Shreveport hosts some of the largest Mardi Gras parades in Northern Louisiana, which attract more than 400,00 people. The city is adorned with gold, green, and purple and it's easy to find king cakes in any flavor. The parades attract many people because of the unique themes and commitment to diversity. For example, the Krewe of Barkus and Meoux hosts a pet parade which features all kinds of animals, from goats to dogs, dressed in Mardi Gras colors and costumes. Another such Krewe is the Krewe of Harambee which was founded in 2000 by a group of African Americans in celebration and remembrance of Martin Luther King, Jr. The krewes host various events throughout the year including a parade.
New Roads, LA
New Roads is one of the oldest towns in Louisiana and also home to one of the oldest Mardi Gras festivals, dating back to 1881. Although the town is small, it has brought in as many as 80,000 people to celebrate Mardi Gras. The town itself is adorned with history and includes beautiful 19th-century creole and Victorian homes which serve as a backdrop to the parades. The city offers two parades: the Community Center Parade, which is the oldest outside of New Orleans, and the New Roads Lions Carnival Parade.
The Courir de Mardi Gras is taken seriously in Eunice, as riders from the community still wake up early on Fat Tuesday and begin riding horseback through the countryside asking farmers for gumbo donations. The riders are adorned in masks and colorful costumes and once they have finished their tour around the city, they make their way to Second Street in the mid-afternoon for a parade through the town center. There is also a street dance and jam session that is held downtown. The old time traditions don't stop with the ride, as the city also holds a hog-butchering that has been a longtime part of the Cajun Mardi Gras. The visitors can enjoy a variety of Cajun food made from the hog, as well as other types of dishes.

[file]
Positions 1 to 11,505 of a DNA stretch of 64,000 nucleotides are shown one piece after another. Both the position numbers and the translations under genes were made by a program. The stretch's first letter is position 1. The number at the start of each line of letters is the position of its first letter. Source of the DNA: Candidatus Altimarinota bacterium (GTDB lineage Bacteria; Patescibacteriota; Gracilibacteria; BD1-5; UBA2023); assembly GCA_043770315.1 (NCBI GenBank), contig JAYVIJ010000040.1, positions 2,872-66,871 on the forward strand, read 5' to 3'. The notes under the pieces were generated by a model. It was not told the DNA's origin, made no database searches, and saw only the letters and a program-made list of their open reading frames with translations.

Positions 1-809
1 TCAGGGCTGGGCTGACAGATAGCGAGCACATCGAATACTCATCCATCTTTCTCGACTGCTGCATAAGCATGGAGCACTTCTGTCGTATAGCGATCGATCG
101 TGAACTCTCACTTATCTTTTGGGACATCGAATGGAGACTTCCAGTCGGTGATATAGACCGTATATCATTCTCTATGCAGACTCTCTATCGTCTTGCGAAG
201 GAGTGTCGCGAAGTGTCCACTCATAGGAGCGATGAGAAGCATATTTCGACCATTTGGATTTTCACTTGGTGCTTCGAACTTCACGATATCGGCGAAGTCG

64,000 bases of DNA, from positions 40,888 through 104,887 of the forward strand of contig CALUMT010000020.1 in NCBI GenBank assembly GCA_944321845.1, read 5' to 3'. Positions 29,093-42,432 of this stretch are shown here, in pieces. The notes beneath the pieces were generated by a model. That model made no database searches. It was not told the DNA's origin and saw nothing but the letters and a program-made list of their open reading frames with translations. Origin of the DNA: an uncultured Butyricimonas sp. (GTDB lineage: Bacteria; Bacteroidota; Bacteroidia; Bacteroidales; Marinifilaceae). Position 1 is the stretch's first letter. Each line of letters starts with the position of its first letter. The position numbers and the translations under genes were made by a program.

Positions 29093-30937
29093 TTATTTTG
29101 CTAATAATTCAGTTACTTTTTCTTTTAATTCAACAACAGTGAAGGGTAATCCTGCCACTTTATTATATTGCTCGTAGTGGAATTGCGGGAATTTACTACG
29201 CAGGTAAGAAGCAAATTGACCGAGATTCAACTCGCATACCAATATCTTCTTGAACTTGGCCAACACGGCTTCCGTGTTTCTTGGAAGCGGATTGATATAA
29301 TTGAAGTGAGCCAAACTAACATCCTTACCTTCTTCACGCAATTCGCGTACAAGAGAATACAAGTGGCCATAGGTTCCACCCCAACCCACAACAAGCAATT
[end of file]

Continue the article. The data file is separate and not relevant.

The Baton Rouge Mardi Gras festival hosts a variety of entertainment but is particularly known for its parades, with many of the colorful and unique krewes making an annual appearance. The Krewe Mystique has been around for 40 years and has presented themed floats since 1977, such as Enchantment Under the Sea and even Star Wars. Founded in 2001, The Krewe of Artemis is the only all-female parading krewe in Baton Rouge. These various krewes are what make the Baton Rouge Mardi Gras festival special and each year they provide wild floats, music, balls, and fun entertainment for the city.
St. Landry Parish keeps the historical Mardi Gras tradition alive, as well as adding plenty of modern parades and entertainment. Historically, Mardi Gras in the Cajun country consisted of masked and costumed horseback riders begging neighbors for ingredients to make a community-wide gumbo feast. At St. Landry Parish, the community is invited to enjoy this tradition in a Courir de Mardi Gras event where you can dress up in colorful costumes and chase after a live chicken. The chicken run event takes place on Fat Tuesday, but the days prior are full of parades, live music, art exhibits, and barn and street dances.
Lake Charles and the southwest region of Louisiana take the Mardi Gras festival so seriously there is an app that shows you the parade routes and times, and even notifies you of the activities across the region. Lake Charles prides itself on its family-friendly and joyous spirit and has an entire day devoted to activities which allow the entire family to be involved in this fun celebration. If you are wanting Cajun food, then Lake Charlies is also the place to be, as it hosts not only one but two gumbo cook-offs and an event called Taste de la Louisiane, which features a delicious variety of southern and Cajun food. The "joie de vivre" or joy of living is definitely alive and well in Lake Charles, Louisiana.
Do you know of another Louisiana town with a rocking Mardi Gras celebration that should have made our list? Tell us all about it in the comments! Don't forget to share with your friends as you mark your calendars for this fun celebration!